TypeDeclaration

TypeDeclaration["Product",name,field1type1,field2type2,|>]

represents a declaration of a product type with the specified fields.

TypeDeclaration["Abstract",name]

represents a declaration of the abstract type name.

TypeDeclaration["Alias",name,targetType]

represents a declaration of the type name using the internal representation of targetType.

TypeDeclaration["Macro",name,targetType]

represents a declaration specifying that all instances of name should be replaced with targetType.

Details

  • TypeDeclaration is a symbolic representation of a declaration and does not evaluate on its own.
  • TypeDeclaration can be used inside of CompilerEnvironmentAppendTo and the first argument of functions like FunctionCompile.
  • The following kinds of declarations are supported:
  • "Product"a type containing several fields; analogous to a struct in C
    "Abstract"an abstract type that concrete types can be instances of; a type class
    "Alias"a type that uses the same internal implementation as another type
    "Macro"a replacement rule that is applied to all types
  • When interfacing with C-compatible programs, the following type declarations are equivalent:
  • TypeDeclaration["Product",
    "myStruct",
    <|"f1"->"CInt","f2"->"CDouble"|>,
    "ReferenceSemantics"->False]
    struct myStruct {int f1; double f2;};
    TypeDeclaration["Macro","myInteger","CInt"]typedef int myInteger;
  • The fields of a product type instance prod can be accessed and set with prod["field"].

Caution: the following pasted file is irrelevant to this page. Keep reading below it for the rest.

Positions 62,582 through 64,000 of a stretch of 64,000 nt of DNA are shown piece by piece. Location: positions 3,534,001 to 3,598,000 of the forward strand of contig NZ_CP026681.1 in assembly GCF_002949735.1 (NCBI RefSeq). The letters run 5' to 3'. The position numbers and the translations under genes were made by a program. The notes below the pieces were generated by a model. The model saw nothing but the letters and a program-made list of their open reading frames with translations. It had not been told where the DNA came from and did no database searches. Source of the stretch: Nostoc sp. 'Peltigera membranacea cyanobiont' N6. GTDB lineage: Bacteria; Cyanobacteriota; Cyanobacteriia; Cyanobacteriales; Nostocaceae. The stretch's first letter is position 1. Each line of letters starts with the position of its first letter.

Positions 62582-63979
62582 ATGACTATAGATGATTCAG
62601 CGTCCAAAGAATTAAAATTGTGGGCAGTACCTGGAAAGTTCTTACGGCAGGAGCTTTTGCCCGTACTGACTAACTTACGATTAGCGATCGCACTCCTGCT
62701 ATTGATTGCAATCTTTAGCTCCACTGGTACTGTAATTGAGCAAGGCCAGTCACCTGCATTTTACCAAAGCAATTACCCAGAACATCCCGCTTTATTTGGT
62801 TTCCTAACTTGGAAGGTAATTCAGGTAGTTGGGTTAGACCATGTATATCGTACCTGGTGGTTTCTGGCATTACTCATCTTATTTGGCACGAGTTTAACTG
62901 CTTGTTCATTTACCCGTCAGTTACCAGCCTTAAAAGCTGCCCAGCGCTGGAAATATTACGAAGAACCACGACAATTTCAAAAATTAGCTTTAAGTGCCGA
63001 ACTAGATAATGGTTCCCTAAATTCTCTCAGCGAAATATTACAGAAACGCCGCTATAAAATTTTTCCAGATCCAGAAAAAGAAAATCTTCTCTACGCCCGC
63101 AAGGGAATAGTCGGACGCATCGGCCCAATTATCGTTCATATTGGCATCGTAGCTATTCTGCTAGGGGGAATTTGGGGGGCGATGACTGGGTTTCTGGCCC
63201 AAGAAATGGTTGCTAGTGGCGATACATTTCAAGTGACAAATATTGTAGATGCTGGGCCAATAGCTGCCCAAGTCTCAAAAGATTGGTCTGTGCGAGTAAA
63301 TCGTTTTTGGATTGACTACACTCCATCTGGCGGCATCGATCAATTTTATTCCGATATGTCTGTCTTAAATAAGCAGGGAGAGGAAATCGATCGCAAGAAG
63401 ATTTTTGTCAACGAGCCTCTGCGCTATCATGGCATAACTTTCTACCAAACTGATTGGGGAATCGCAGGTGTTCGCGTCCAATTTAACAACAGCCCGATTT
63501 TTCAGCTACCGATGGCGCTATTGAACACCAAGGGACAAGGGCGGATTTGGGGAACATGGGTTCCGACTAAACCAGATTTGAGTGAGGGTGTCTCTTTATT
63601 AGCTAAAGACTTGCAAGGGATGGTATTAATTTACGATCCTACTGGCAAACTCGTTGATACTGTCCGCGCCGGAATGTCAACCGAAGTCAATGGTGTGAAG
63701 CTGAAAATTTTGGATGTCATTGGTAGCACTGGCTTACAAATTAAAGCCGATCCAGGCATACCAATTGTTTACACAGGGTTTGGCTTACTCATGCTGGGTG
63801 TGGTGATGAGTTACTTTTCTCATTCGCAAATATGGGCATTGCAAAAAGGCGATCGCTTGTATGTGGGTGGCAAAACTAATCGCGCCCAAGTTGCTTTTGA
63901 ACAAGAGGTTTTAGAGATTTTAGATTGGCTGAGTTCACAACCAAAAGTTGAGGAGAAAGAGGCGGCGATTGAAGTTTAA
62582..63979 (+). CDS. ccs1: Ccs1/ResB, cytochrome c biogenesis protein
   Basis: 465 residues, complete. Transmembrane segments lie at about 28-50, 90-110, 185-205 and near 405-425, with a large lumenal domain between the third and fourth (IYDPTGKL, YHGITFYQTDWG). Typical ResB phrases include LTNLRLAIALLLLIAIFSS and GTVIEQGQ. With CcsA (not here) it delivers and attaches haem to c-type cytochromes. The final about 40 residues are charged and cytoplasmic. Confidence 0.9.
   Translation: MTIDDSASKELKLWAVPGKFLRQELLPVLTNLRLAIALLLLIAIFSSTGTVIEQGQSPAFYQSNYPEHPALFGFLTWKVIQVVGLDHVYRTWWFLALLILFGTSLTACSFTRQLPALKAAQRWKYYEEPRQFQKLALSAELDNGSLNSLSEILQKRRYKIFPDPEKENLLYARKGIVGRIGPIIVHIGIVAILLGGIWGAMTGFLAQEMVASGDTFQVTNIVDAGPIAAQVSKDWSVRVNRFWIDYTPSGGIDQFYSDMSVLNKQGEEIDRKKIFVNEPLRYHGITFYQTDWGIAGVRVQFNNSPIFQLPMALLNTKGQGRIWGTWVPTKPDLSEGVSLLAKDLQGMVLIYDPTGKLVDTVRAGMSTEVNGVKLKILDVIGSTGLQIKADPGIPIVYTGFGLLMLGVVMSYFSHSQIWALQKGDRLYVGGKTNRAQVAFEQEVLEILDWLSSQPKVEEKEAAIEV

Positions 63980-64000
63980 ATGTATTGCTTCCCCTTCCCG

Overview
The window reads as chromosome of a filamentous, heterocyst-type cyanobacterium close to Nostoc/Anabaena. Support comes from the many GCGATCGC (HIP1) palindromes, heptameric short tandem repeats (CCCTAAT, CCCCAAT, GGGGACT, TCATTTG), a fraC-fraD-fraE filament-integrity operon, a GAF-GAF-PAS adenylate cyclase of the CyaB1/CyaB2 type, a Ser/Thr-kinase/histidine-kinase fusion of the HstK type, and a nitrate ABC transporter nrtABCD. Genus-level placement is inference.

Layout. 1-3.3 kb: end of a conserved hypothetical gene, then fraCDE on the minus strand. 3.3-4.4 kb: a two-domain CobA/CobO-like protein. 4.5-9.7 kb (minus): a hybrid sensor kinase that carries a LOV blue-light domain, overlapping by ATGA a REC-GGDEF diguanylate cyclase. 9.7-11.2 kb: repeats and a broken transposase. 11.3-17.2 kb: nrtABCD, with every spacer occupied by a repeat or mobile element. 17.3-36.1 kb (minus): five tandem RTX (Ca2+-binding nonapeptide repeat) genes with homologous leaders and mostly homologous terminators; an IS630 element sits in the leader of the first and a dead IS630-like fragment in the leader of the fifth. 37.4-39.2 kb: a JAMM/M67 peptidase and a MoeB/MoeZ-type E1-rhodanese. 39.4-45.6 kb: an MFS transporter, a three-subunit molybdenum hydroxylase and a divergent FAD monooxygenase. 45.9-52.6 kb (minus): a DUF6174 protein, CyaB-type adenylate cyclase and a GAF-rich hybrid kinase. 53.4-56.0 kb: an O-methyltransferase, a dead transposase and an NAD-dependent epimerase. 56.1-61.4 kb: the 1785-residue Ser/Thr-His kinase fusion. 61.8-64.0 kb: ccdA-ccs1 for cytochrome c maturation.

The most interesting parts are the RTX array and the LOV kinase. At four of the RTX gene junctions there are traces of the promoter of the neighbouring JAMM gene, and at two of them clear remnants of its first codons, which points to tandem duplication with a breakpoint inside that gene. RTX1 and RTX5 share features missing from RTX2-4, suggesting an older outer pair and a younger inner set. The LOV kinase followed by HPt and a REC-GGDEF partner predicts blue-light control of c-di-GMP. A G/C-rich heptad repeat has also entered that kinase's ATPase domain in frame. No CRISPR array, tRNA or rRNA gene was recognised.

• The following options are supported:
  • "AbstractTypes"{}abstract types containing the declared type
    "MemoryManaged"Automaticwhether to automatically free unreferenced instances
    "ReferenceSemantics"Automaticwhether to internally represent the type with a pointer
  • By default, "Product" declarations have "MemoryManaged"True and "ReferenceSemantics"True.
  • "ReferenceSemantics" can only be set to True for "Product" declarations.
  • "MemoryManaged" can only be set to True for "Product" declarations with reference semantics.
  • "AbstractTypes" cannot be set for "Macro" declarations.
  • For compatibility with C structs, product types must generally set "MemoryManaged" and "ReferenceSemantics" generally must be set to False.
  • The following methods are defined for objects prod that are instances of product types:
  • prod["field"]get the value of "field"
    prod["field"]=valset the value of "field"
    DeleteObject[prod]free prod (only available if prod is not memory managed)

Examples

open allclose all

Basic Examples  (2)

Represent a declaration of "fooInteger" as a macro type for "MachineInteger":

Compile a function using the declaration:

Globally declare "fooInteger" as a macro for "MachineInteger":

Compile a function using "fooInteger":

Reset the compiler environment to clear the declaration:

Scope  (5)

"Product"  (1)

A declaration of a product type:

Compile a function that instantiates a product type and then extracts a field:

"Abstract"  (1)

A declaration of an abstract type:

A declaration of a product type that is an instance of the abstract type:

A declaration of a product type that is not an instance of the abstract type:

A declaration of a function that accepts any instance of the abstract type:

Compile a program using the function on a type that is an instance of the abstract type:

The function does not accept inputs from types that are not instances of the abstract type:

"Alias"  (1)

An alias for the "String" type:

A function for the alias that differs from its implementation on the original type:

Compile a program that instantiates the alias through bitcasting and then evaluates the function on it:

"Macro"  (2)

A macro for the "String" type:

A function that refers to "String" using the macro:

Macros are not types, but replacement rules that are applied to types when they are resolved. Therefore, it is impossible to have different definitions of the same function for a macro and the type to which it refers: